Sophos says the attack on Krebs’ site generated over 600 gigabits per second of traffic, equivalent to about 60,000 fast home networks turning their entire bandwidth onto Krebs at the same time. And now, the source code of the malware used in the attack is widely available. If you have not talked to customers – especially those who might draw the attention of cybercriminals – about a DDoS protection service, now is the time. Once a site is under attack is no time to go looking for help.

In addition, Flashpoint researchers say more than 500,000 devices on public IP networks appear susceptible to the vulnerability. Any DVR, NVR or camera running the web software “uc-httpd,” especially version 1.0.0, is potentially vulnerable. Flashpoint says the primary manufacturer of the devices, XiongMai Technologies, uses the default username and password combination root and xc3511.

In other malware news, researchers at RiskIQ and ClearSky released a report yesterday on Magecart, JavaScript malware that affects ecommerce sites on a range of platforms and using various payment processors. It’s been linked already to credit-card thefts from more than 100 online shops and is notable because the theft happens in real-time, as the customer enters payment information. There’s no need for the attacker to get malware into the retailer’s network or steal a database. Check out more details here

IBM, Carbon Black Team Up 

IBM and next-gen endpoint security startup Carbon Black announced this week a joint offering that the companies say will help quickly identify and patch the most threatening endpoint vulnerabilities.

Tom Barsi, SVP of business development at Carbon Black, told Channel Partners that the new global agreement will benefit both companies’ channels.

“Any joint partners of IBM Security and Carbon Black will benefit from the partnership, including joint resellers who can offer the solution to their customers,” said Barsi.

The integrated offering correlates Carbon Black’s endpoint activity data with IBM BigFix endpoint security tools and public Common Vulnerabilities and Exposures databases to deliver a prioritized list of active vulnerabilities tailored to each organization — essentially what Ghauri says to look for.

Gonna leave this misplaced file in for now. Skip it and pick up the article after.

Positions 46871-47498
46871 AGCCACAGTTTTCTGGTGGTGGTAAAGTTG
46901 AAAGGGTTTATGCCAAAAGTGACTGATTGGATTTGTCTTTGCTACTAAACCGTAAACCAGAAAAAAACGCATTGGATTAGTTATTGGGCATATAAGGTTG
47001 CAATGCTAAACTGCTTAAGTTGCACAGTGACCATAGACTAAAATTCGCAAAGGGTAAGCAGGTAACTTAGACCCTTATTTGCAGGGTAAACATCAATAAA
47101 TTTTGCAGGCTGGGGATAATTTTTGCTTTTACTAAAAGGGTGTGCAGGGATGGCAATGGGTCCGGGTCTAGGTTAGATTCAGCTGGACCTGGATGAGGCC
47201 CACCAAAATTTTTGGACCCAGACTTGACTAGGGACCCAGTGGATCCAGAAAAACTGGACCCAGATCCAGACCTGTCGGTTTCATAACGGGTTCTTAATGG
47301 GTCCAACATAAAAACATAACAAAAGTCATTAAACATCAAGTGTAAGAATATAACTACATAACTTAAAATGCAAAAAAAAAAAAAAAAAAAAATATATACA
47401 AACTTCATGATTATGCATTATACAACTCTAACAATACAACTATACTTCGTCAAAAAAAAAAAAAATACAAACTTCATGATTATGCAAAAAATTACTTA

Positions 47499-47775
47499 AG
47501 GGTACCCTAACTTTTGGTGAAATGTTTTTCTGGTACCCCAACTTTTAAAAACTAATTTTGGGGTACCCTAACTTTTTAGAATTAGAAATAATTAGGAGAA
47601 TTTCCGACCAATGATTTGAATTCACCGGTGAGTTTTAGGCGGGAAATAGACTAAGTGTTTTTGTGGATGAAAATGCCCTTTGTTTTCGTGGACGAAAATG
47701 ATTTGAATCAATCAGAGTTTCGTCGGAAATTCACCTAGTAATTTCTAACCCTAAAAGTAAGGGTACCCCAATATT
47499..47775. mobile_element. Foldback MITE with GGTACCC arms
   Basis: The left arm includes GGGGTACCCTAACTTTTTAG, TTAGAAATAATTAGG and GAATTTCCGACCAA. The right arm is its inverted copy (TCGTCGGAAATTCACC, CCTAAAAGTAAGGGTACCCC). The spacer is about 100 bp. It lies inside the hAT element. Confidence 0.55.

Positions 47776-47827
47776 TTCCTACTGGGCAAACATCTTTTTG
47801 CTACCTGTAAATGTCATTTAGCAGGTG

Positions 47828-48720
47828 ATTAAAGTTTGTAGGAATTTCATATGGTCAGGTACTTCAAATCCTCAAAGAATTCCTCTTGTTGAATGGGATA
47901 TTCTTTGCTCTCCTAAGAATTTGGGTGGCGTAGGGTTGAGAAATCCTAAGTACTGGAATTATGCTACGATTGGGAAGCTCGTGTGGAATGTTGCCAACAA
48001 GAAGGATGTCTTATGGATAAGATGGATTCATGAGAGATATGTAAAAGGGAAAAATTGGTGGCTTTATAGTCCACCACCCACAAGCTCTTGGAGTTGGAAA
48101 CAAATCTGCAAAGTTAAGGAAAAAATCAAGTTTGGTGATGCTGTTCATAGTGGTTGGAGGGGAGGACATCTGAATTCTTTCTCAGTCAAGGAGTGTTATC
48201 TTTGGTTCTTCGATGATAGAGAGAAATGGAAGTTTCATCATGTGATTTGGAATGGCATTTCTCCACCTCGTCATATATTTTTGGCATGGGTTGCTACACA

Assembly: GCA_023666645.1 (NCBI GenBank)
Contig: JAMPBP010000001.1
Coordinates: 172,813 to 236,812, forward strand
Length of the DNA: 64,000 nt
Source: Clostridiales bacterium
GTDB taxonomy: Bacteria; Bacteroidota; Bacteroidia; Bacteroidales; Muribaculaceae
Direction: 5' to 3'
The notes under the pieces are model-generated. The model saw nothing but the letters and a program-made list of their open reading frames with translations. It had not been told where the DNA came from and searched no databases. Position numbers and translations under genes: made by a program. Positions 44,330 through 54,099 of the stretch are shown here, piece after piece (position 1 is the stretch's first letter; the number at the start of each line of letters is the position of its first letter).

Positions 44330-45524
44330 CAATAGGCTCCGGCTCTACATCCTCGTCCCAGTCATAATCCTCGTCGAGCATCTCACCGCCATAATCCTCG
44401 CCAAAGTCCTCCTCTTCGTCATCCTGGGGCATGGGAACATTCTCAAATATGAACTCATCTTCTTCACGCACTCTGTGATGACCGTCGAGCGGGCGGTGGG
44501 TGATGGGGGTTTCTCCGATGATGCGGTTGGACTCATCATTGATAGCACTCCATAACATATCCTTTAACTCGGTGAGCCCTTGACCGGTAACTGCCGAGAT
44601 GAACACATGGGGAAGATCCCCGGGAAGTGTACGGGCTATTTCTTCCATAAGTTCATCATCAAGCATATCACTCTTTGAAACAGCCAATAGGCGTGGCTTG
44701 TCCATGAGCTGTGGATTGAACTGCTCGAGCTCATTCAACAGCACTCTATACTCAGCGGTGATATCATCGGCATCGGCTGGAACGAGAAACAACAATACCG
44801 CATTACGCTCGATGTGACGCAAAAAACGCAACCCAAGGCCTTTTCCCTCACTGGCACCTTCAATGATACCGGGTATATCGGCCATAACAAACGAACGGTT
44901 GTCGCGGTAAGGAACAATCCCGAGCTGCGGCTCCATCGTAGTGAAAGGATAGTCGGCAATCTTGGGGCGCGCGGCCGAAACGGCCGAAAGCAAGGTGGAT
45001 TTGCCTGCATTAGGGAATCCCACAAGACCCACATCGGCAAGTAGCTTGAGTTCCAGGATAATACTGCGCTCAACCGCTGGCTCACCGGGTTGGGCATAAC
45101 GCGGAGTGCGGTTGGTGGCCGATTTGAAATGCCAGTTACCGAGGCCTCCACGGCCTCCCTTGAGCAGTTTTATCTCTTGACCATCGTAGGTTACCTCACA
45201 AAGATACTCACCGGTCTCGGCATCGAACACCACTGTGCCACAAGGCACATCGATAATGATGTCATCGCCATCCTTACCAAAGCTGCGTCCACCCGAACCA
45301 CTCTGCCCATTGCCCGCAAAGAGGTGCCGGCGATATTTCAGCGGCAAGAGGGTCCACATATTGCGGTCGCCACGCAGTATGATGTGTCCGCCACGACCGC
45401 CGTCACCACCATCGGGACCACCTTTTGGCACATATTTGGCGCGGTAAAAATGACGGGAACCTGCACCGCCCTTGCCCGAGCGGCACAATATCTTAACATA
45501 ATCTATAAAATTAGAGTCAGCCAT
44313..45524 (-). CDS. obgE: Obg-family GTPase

The bundle also includes IBM’s QRadar SIEM.  

Trace3 Delivers Endpoint Plan 

There’s no doubt customers need better endpoint security. A new and well-worth-the-download report on the topic by Trace3 says 97 percent of malware is unique to a specific endpoint. That report breaks down the endpoint security product landscape, with comprehensive features checklists, and lays out a comprehensive set of best practices.

Partners deciding between endpoint protection systems from vendors including Carbon Black, Cisco, CrowdStrike, Cylance, Kaspersky, McAfee, Microsoft, SentinelOne, Sophos, Symantec, Trend Micro and Webroot should take a look.

Security Market Watch

IHS Markit just released its latest quarterly assessment of the network security appliances and software market, which it pegs at $10.8 billion globally by 2020, up from $2.2 billion this year. The consultancy cites Fortinet and Palo Alto Networks as posting solid year-over-year growth and says hardware sales are still healthy, with revenue for data-center and carrier appliances – those $30,000 and up – and virtual security appliances of $2.4 billion in 2015.

Still, security software-as-a-service (SaaS) and hosted security services are outgrowing product markets, and in a statement, IHS’ Jeff Wilson, senior research director, cybersecurity technology, said a significant portion of future revenue growth will be driven by carrier rollouts of virtual customer premises equipment (vCPE) and the use of mainstream virtual integrated appliances in large data-center and cloud environments.

That’s driving network security vendors to hedge their bets and offer a bit of everything, said Wilson, from standalone appliances and software to integrated products, virtualized offerings and even full cloud services. 

Arcserve Adds to Appliance Line 

Channel-focused security provider Arcserve unveiled this week a new release in its line of unified data protection appliances, which are integrated with the company’s UDP software for disaster recovery

The Arcserve 8000 has storage capacity up to 240 TBs, support for various public cloud services and the Arcserve Cloud for offsite backup and disaster recovery; and built-in data deduplication, on-appliance virtual standby, instant failover and bare-metal recovery, and multi-site WAN-optimized replication.

The new Arcserve 8000 will be widely available in early November, with field expansion capabilities coming in 2017. Pricing for the appliance series starts at $11,995. 

Follow editor in chief @LornaGarey on Twitter.